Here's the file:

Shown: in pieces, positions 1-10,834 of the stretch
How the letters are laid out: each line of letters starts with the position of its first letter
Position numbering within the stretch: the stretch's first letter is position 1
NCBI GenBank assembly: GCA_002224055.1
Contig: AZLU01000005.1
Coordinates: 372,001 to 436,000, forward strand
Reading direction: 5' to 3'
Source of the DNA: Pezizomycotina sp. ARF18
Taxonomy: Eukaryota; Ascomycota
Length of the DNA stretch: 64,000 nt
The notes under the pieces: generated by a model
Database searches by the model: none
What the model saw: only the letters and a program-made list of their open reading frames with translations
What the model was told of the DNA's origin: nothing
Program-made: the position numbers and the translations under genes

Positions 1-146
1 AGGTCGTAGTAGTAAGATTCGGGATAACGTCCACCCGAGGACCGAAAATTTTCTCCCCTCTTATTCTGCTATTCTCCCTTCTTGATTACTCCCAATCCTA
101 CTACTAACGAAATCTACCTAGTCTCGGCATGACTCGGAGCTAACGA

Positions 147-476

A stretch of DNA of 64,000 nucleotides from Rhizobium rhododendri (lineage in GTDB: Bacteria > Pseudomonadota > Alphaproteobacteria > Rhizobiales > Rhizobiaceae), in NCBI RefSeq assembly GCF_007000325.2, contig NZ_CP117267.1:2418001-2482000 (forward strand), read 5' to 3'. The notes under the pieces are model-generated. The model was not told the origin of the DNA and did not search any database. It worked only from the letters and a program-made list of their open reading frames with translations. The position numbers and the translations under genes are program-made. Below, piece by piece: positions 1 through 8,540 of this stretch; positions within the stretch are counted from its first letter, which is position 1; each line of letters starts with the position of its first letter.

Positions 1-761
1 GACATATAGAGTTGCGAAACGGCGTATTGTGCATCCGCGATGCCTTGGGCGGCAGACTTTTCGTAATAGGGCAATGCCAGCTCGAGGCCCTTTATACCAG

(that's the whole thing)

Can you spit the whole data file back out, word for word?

Shown: in pieces, positions 1-10,834 of the stretch
How the letters are laid out: each line of letters starts with the position of its first letter
Position numbering within the stretch: the stretch's first letter is position 1
NCBI GenBank assembly: GCA_002224055.1
Contig: AZLU01000005.1
Coordinates: 372,001 to 436,000, forward strand
Reading direction: 5' to 3'
Source of the DNA: Pezizomycotina sp. ARF18
Taxonomy: Eukaryota; Ascomycota
Length of the DNA stretch: 64,000 nt
The notes under the pieces: generated by a model
Database searches by the model: none
What the model saw: only the letters and a program-made list of their open reading frames with translations
What the model was told of the DNA's origin: nothing
Program-made: the position numbers and the translations under genes

Positions 1-146
1 AGGTCGTAGTAGTAAGATTCGGGATAACGTCCACCCGAGGACCGAAAATTTTCTCCCCTCTTATTCTGCTATTCTCCCTTCTTGATTACTCCCAATCCTA
101 CTACTAACGAAATCTACCTAGTCTCGGCATGACTCGGAGCTAACGA

Positions 147-476

A stretch of DNA of 64,000 nucleotides from Rhizobium rhododendri (lineage in GTDB: Bacteria > Pseudomonadota > Alphaproteobacteria > Rhizobiales > Rhizobiaceae), in NCBI RefSeq assembly GCF_007000325.2, contig NZ_CP117267.1:2418001-2482000 (forward strand), read 5' to 3'. The notes under the pieces are model-generated. The model was not told the origin of the DNA and did not search any database. It worked only from the letters and a program-made list of their open reading frames with translations. The position numbers and the translations under genes are program-made. Below, piece by piece: positions 1 through 8,540 of this stretch; positions within the stretch are counted from its first letter, which is position 1; each line of letters starts with the position of its first letter.

Positions 1-761
1 GACATATAGAGTTGCGAAACGGCGTATTGTGCATCCGCGATGCCTTGGGCGGCAGACTTTTCGTAATAGGGCAATGCCAGCTCGAGGCCCTTTATACCAG